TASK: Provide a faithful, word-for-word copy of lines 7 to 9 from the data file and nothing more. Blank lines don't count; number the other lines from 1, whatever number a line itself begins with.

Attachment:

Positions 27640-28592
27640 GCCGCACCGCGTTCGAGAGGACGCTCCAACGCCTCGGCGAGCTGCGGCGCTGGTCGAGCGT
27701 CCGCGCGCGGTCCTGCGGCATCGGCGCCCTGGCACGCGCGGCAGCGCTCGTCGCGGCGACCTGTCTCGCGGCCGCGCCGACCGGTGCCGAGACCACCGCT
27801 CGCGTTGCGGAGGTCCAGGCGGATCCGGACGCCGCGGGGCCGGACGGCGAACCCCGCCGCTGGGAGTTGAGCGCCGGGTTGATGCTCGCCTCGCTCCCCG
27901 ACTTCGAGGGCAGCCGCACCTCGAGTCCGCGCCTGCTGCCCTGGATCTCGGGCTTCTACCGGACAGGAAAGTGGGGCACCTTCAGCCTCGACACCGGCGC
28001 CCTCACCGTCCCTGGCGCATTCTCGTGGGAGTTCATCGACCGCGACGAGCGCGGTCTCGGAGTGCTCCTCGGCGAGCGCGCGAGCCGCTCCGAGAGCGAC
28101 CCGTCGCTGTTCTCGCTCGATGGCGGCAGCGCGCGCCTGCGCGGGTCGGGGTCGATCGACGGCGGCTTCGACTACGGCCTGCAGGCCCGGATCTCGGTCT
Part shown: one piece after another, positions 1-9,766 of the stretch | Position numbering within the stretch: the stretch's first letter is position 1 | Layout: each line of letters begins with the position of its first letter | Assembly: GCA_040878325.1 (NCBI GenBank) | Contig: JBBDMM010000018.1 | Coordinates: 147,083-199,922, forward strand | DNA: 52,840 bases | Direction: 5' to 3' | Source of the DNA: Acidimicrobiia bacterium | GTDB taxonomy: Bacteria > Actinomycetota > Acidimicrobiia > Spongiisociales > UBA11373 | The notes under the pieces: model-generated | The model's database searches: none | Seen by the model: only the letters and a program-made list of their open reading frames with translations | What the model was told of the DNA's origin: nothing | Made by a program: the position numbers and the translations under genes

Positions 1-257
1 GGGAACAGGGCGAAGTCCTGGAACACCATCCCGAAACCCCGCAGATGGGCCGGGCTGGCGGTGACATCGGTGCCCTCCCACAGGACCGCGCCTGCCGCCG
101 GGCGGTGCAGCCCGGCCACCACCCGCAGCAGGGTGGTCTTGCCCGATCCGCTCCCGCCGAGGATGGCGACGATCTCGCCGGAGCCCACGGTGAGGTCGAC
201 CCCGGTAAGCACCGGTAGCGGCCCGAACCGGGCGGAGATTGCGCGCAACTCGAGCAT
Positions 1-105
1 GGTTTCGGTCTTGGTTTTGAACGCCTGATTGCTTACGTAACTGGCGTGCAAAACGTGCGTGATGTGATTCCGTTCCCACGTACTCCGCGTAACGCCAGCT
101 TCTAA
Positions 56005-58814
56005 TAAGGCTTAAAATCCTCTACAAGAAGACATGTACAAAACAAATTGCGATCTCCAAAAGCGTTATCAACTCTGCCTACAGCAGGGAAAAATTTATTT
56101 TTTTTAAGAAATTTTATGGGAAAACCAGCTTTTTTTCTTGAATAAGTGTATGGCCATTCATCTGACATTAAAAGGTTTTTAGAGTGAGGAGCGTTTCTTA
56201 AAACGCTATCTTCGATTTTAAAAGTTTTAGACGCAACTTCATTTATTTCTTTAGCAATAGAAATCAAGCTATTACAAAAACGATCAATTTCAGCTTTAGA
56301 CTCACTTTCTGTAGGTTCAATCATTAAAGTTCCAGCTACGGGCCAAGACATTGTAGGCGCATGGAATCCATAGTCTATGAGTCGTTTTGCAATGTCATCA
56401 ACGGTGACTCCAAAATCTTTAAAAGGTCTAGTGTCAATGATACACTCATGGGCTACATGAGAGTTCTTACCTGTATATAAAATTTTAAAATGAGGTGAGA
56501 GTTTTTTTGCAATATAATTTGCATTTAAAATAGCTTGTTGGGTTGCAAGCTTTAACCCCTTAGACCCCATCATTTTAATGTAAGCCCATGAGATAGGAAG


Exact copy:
28101 CCGTCGCTGTTCTCGCTCGATGGCGGCAGCGCGCGCCTGCGCGGGTCGGGGTCGATCGACGGCGGCTTCGACTACGGCCTGCAGGCCCGGATCTCGGTCT
Part shown: one piece after another, positions 1-9,766 of the stretch | Position numbering within the stretch: the stretch's first letter is position 1 | Layout: each line of letters begins with the position of its first letter | Assembly: GCA_040878325.1 (NCBI GenBank) | Contig: JBBDMM010000018.1 | Coordinates: 147,083-199,922, forward strand | DNA: 52,840 bases | Direction: 5' to 3' | Source of the DNA: Acidimicrobiia bacterium | GTDB taxonomy: Bacteria > Actinomycetota > Acidimicrobiia > Spongiisociales > UBA11373 | The notes under the pieces: model-generated | The model's database searches: none | Seen by the model: only the letters and a program-made list of their open reading frames with translations | What the model was told of the DNA's origin: nothing | Made by a program: the position numbers and the translations under genes

Positions 1-257